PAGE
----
Interview by Phil Gallo

The first Grammy Awards ceremony on Neil Portnow’s watch was in 2003, the year of Norah Jones’ triumph and a great “Grammy Moment”—Bruce Springsteen, Elvis Costello, Dave Grohl and Little Steven saluting The Clash’s late founder Joe Strummer.

Once that show finished, Neil, a Brooklyn kid, started thinking about returning, finding a way to alternate between the East and West as had been done from 1971 through ’98.

“The question was when and under what circumstances we would return,” says Portnow, the Recording Academy’s CEO and President. “When the recession hit in 2008, it wasn’t a good time for us to be thinking about a move like that. Once things started to recover, then looking forward I thought it would be really great to combine a return to New York City with a milestone for us. We knew we would need a fair amount of time to figure this out so we started a couple years out.”

When the 59th Grammy Awards were staged at Staples Center in February, most Grammy insiders had started using “when” instead of “if” in talking about the return to the Garden, though it wouldn’t be until May that the move—which came to pass only after extensive negotiations with the city of New York—was confirmed.

“The city is at the very core of everything we do: Logistically, they have to make it all work,” says Portnow, who doesn’t single out any individual or event that set the move in motion. “The whole week [of events] has to be exported. The approach to do something like this has to be methodical.

“In Manhattan, you’ve got all the same components—street closures, all the security issues, a different set of unions than in L.A. that requires different policies and procedures, load-in. The city was able to be helpful in various ways.”

The Academy has the Garden from 1/21 to 1/30; Radio City Music Hall, where the MusiCares gala honoring Fleetwood Mac will be held, is empty starting 1/19. Locations for other Grammy-week events have yet to be announced, though Portnow says all will be staged and quite likely will see additions. 

“We’re engaging with the city in those conversations and the idea of raising funds to deal with those costs. It’s not simply that the Academy decides to write a check—we figure out ways to mitigate that cost.”

Once he had a deal to return to New York, Portnow created a wish list for Grammy week and the show itself. Items on that initial wish list are not limited to midtown Manhattan, where the two main events will be held. There was plenty of hopping between boroughs on that list, and he believes they’ll be staging events outside Manhattan.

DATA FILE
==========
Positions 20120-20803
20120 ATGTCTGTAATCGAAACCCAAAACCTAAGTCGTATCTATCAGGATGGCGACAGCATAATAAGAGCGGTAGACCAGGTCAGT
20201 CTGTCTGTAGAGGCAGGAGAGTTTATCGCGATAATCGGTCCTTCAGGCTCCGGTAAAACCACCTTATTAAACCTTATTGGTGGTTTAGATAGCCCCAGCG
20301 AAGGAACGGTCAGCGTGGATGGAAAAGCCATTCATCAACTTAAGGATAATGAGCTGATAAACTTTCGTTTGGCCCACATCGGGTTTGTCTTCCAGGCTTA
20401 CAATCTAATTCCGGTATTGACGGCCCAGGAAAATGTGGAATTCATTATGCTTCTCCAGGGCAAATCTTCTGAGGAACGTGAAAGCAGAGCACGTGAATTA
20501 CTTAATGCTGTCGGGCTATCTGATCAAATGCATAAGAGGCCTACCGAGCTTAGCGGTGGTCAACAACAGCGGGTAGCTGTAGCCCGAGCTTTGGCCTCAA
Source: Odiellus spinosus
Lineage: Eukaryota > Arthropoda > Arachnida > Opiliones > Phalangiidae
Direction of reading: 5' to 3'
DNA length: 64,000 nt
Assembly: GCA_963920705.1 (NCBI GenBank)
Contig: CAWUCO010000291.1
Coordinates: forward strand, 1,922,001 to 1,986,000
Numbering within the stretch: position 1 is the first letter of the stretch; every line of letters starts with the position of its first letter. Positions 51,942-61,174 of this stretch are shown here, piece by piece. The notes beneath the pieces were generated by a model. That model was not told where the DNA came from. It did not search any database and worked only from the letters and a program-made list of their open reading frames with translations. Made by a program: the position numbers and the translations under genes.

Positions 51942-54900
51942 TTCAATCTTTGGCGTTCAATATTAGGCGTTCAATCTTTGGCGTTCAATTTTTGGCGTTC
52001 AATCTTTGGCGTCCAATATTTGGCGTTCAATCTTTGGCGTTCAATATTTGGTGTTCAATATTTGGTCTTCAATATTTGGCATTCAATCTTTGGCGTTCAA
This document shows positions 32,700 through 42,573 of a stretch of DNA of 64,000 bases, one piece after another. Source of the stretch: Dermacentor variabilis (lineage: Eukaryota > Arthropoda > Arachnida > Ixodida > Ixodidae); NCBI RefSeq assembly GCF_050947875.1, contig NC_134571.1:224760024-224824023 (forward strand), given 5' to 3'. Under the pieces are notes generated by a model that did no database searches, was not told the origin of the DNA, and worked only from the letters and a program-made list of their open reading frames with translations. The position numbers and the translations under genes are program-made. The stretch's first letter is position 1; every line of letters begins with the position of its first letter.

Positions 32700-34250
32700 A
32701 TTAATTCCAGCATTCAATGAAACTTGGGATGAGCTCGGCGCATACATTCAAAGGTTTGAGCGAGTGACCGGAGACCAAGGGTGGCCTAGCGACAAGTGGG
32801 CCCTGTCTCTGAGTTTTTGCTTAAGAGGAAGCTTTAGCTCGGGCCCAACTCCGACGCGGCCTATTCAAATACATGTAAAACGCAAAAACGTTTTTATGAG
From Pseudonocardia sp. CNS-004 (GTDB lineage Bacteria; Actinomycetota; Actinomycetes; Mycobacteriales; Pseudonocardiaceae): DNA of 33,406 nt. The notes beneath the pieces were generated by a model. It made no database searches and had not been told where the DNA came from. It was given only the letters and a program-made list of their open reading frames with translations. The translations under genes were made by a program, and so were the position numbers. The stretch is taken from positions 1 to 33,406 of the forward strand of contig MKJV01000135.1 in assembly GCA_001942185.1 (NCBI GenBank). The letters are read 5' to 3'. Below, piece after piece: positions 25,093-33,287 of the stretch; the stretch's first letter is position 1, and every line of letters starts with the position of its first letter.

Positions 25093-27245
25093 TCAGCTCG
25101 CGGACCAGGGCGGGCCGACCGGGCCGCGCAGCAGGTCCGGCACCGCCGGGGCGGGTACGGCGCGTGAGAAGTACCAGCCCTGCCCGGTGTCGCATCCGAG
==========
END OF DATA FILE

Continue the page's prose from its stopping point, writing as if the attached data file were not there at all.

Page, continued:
“Part of the early dream I had was to use some iconic venues, and when you change things up, it creates opportunities. And sometimes people put their hands up and say there’s something they’d like to do or sponsor during that week,” Portnow says. “There are a few things that will be new and unique for the New York experience. It gets down to bandwidth in terms of human capital and finances.

“It’s not quite scientific, but we do know everything in New York has higher costs, even if you just do an event in a hotel ballroom. A dinner is incrementally higher. Let’s say it’s a very significant amount of additional cost to do the same things in New York that we do in L.A.”

For the show, his wish list includes New York icons—specifically people, venues and repertoire—noting that “there’s a big agenda when we don’t have these other flavors. Certain things will make a lot of sense, but that really takes shape most concretely once we have the nominations.”

The week the Grammy troika spoke to HITS, the haze we all found ourselves in following the shooting at Las Vegas’ Route 91 Harvest Festival and Tom Petty’s death had yet to lift. That same week, Manhattan’s acting U.S. Attorney unsealed federal terrorism charges against three men who plotted attacks on the city in 2016 at, among other places, concert venues.

For security at the Garden, Portnow says they’ll employ the venue’s own security force, hire additional personnel and bring in the NYPD, state police and federal authorities, including the FBI.

“The safety of our talent, performers and our audience is always the top priority,” he says. “Security procedures get reviewed on a day-by-day basis leading up to the event, so whatever the state-of-the-art level of security winds up being when we get to Jan. 28, that’s what will be in place.”

The other element of the show that will have to wait until the last minute is the “In Memoriam” section. This year has seen the 2017 MusiCares Person of the Year Tom Petty die, as have rock & roll progenitor Chuck Berry and 2001 Album of the Year winner Walter Becker of Steely Dan. Portnow calls it “a difficult dilemma,” noting that the Academy’s running list of artist and industry deaths is topping 600 these days.

 “If we get 5% of the people we lost mentioned on the show in some way, shape or form, that’s good,” he says. “But that’s the reality. Very hard decisions have to be made. It’s a sad comment that it’s early October and there could be more sad situations even beyond what we have. We won’t know how we’re treating that until we get a lot closer.”

Neil with CBS exec Jack Sussman and Grammys producer Ken Ehrlich during their recent HITS cover shoot; stay tuned for profiles on the latter two very soon.

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